Over 50 years ago, Paul and Ursi Bardan acquired their property and began clearing the dense jungle to make room to build their small home and raise a large family of 8 children. Riding his bicycle to work here, he rounded the corner and there in the middle of his driveway were two Jaguars. Fortunately for Paul, they were sound asleep, and he managed to escape!

Still today, the jungle is close enough to hear the Howler monkeys very early every morning. When the dominant males "whoop it up," their calls can be heard 2 miles/3 km away. Needless to say, the convention location is void of human interference, noise, traffic, etc.

This afternoon concluded two wonderful convention days at Bardan's home where everyone felt so welcome. Although our Friends were small in number, still they are large in heart, and I surely felt close to each of them. They will long be remembered by me.

[Photo of convention attendees in front of Bardan's home/carport]
Suriname Convention, 2019
left to right:

Marsha Kiser from Missouri, USA, but laboring in Ecuador.
Rosanne Colvin from Saskatchewan, Canada, but laboring in W. Africa.
Ermita Warner of Trinidad, labored 42 years in East Africa, but now in the Caribbean.
Rosemarie Soerjamin from Suriname, but laboring in Haiti.
Bart Hartemink. from New Zealand but now laboring in Suriname.
Dan Henry from Iowa, USA but now laboring in Suriname.
Hansruedi Fehr from Switzerland, but now laboring in Italy.
Marjorie Joseph, from Trinidad, works in St. Vincent, Grenada, St Lucia, Trinidad, Tobago
John VanDenBerg from California, USA but now laboring in Arizona, USA.

Here's the convention Speaking List. [Photo of Suriname Convention 2019 Speakers List]

Among the many good things shared yesterday and today, I enjoyed dear Hettie's testimony. She is the longest professing Friend in Suriname.

I'm very thankful that we belong to God, and He takes such great care of us. At the end of the last meeting, I felt like my heart was so full it was going to burst. There are 3 men that God told precisely what they needed to do: Noah, Abraham and Moses. All were men that knew precisely what God required of them. Noah received all the precise measurements and plans to build the Ark. He was faithful with what he knew. Abraham had received precise instructions to leave his father's house and follow by faith. If he had not responded and obeyed God, he would never had entered the Promised Land. But he was faithful with what he knew. Moses had to bring the precise message of God to Pharoah and to His people. He was faithful with what he knew. Today it is our turn. In Jesus we know precisely what God requires of us. We have so many privileges of heavenly things when we do precisely what He asks of us.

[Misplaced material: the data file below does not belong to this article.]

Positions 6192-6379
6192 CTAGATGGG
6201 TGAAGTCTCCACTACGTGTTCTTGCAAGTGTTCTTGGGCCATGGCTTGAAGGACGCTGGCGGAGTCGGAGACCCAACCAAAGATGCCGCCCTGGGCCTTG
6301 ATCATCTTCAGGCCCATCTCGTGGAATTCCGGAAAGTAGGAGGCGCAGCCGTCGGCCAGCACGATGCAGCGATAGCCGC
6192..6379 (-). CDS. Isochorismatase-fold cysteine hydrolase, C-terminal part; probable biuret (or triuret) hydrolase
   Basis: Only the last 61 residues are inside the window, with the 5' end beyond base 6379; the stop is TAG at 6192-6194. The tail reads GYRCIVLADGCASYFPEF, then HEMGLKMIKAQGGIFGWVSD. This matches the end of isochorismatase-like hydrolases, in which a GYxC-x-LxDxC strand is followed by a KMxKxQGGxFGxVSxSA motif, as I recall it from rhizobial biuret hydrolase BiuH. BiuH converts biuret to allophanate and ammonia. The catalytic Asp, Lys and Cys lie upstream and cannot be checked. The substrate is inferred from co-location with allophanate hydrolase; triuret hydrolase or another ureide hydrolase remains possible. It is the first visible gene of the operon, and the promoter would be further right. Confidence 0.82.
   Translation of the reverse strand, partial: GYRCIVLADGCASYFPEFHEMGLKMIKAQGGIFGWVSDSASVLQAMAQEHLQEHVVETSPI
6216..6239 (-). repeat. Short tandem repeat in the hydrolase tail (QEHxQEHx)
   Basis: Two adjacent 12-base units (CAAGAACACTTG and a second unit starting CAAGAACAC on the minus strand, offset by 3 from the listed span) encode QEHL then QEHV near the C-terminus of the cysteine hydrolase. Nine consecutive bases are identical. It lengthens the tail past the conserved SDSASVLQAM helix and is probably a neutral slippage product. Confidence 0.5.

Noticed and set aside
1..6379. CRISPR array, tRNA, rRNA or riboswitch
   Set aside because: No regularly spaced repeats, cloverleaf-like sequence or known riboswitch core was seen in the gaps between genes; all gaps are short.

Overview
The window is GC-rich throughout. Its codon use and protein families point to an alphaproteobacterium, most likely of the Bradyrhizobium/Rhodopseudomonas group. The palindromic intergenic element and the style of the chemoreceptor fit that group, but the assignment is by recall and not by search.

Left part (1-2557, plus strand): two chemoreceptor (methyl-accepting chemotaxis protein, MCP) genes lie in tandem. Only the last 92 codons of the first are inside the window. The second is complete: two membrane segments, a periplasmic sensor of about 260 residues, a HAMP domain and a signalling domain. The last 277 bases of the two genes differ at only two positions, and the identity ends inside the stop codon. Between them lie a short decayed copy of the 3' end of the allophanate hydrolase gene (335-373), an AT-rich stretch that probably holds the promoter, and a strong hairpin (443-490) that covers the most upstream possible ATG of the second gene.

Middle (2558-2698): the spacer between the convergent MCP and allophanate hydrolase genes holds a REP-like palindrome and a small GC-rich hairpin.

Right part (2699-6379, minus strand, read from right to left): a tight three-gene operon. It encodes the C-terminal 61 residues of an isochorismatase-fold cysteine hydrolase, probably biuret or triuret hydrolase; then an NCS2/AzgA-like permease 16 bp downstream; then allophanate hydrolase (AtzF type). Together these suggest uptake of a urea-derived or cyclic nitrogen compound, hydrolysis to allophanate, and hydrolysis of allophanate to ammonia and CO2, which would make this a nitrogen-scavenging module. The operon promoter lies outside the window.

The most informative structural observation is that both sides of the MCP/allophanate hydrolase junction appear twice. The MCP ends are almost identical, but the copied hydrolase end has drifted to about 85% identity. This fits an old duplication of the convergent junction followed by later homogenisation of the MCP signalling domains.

Tomorrow morning, we are to be "up and at em" ready to leave before the roosters begin their incessant crowing (4 o'clock) in order to make the 4 hour drive to the Guyana border. So, I'd better call it a day and "hit the hay".

Welterusten and goede slaapen
[Rest well and have a good sleep] zzzZ

John


Suriname/Guyana border
Monday, November 11, 2019

Dear Family and Friends far and near,

Many thanks for your kind remembrances of us!

[Photo: Suriname ~ 1950]

Left to Right:
Back Row – Frank van der Merwe, Lester VanDenBerg, Jurgen Slabbert
Front Row – Minnie Collins, Mien Weikert, Anne Bakker

Someone asked what the white building is behind us? It is the Presidential Palace of Suriname. It is the same Palace and location where this photo was taken of my Father and these other Workers in 1950:

When my father was here, Suriname was still a Dutch colony. That is why the statue of the old Dutch Queen Wilhelmina was still standing in front of the Royal palace (partially viewed behind the old Workers). She reigned for 50 years. When Suriname was given independence in 1975, the new government removed the Queen. She now stands over near the old fort in Paramaribo capital. If her statue looks anything like she did in real life, then she was a beautiful lady. Dad often said she was dearly loved by her country

Just before our convention, Dan thoughtfully remembered that Anne Bakker (my father's old companion) has a son living in Paramaribo. Win Bakker, was raised in the Truth and is a retired famous Doctor. Dan invited him to come to meet me at the Convention. He attended the Sunday morning meeting and was so friendly. He was greatly touched to see the Friends and hear the Word of God, "telling me that it was, "Indeed food for my soul." I hope he will come again to feed his soul...!

Dear Paul and Ursi arose at 3 a.m. to make sandwiches for our journey and to bid us farewell. Like the old Dutch Queen is to the Hollanders, they too are dearly loved by all the Surinamese Friends.

4:40 a.m., we are on the road now to Guyana.